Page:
High incidence of prostate cancer metastasis in Afro-Brazilian men with low educational levels: a retrospective observational study
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BMC Public Health 2013, 13:537 doi:10.1186/1471-2458-13-537Published: 4 June 2013
This study investigated factors related to ethnicity and educational level, their correlation with tumor stage at the time of diagnosis, and their influence on treatment outcomes in patients with prostate cancer.
In this retrospective observational study, we analyzed the medical records of 1,349 male patients treated for prostatic adenocarcinoma. We collected information about sociodemographic variables, including educational level and self-reported skin color. We also classified the disease according whether it was to more likely to present with metastasis and measured the tumor response to treatment.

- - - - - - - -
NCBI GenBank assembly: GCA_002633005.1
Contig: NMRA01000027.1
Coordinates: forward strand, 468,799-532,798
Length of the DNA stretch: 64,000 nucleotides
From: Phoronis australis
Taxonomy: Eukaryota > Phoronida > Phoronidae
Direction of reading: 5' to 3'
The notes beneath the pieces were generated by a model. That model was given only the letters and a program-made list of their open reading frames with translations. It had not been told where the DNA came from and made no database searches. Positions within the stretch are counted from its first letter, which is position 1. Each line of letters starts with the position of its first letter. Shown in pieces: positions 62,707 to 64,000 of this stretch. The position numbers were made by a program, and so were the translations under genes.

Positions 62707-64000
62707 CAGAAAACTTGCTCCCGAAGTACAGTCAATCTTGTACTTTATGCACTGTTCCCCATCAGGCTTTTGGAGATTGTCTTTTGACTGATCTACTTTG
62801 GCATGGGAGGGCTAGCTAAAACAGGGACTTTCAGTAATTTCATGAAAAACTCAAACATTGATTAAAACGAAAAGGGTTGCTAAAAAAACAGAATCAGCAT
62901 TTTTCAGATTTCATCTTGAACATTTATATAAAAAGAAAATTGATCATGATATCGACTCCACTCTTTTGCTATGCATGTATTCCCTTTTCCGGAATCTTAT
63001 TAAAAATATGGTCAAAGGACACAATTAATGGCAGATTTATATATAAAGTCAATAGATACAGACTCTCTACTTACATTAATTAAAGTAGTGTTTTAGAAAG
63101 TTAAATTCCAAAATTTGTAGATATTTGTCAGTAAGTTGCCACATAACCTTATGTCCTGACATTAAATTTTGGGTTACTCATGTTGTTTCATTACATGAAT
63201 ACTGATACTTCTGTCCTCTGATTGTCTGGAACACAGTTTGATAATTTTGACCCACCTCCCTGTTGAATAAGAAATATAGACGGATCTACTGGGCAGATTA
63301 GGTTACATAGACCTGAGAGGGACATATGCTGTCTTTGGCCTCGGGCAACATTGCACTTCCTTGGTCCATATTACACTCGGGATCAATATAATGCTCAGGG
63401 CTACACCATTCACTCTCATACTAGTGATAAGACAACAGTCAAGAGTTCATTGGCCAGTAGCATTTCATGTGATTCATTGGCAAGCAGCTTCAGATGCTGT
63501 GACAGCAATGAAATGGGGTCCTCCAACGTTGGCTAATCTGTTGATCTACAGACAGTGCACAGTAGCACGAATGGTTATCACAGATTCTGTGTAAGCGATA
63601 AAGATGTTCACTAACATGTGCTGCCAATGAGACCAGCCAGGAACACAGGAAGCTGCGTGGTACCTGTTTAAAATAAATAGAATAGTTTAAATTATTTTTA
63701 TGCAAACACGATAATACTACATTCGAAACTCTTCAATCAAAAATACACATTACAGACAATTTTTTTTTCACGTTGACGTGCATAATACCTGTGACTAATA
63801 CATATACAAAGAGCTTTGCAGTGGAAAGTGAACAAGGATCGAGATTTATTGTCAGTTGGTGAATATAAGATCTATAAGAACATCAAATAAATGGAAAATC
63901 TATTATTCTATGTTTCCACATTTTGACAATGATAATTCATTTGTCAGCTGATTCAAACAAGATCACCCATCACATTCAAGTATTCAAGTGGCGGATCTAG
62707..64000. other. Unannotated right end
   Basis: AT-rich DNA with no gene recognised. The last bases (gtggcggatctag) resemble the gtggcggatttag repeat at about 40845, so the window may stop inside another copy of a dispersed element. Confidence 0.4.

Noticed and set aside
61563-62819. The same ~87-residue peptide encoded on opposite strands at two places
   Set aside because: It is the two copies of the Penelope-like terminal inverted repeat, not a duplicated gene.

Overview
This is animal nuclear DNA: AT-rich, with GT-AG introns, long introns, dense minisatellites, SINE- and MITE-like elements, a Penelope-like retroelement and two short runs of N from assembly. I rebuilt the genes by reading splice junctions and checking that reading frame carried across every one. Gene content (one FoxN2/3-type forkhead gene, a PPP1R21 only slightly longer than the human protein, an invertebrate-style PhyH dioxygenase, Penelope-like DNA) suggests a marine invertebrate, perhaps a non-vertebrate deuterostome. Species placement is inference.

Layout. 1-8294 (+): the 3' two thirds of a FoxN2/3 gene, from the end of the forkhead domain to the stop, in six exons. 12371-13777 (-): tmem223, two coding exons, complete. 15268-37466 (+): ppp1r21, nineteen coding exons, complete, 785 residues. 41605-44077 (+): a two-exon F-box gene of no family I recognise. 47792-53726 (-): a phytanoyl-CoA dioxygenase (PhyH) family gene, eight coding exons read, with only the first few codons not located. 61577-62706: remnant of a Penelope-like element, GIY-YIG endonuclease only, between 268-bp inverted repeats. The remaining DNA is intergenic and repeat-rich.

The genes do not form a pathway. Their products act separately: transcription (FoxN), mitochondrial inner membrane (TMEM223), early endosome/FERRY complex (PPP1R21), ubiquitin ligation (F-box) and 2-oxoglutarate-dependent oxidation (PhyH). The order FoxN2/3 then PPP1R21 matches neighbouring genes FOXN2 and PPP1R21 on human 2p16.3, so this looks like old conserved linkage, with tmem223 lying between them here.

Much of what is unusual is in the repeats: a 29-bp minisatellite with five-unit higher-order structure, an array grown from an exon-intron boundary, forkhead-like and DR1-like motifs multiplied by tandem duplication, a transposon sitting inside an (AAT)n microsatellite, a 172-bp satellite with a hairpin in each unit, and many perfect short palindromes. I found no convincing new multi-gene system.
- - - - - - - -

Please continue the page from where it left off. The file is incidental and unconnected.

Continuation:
Less-educated (<8 years of education) individuals were 4.8 times more likely to develop metastasis than those with more education (>11 years of education; p < 0.001). Similarly, patients with a self-reported black skin color had a 300% increased risk of metastasis at diagnosis (p = 0.001). Distant metastasis was independently correlated with worse outcomes, such that individuals with distant metastasis were 10 times more likely to die than were those without distant metastasis.
Patients with self-reported black skin color and <8 years of education were more likely to display advanced disease at the time of diagnosis compared with their counterparts. Only the presence of metastasis was independently associated with mortality or progressive disease.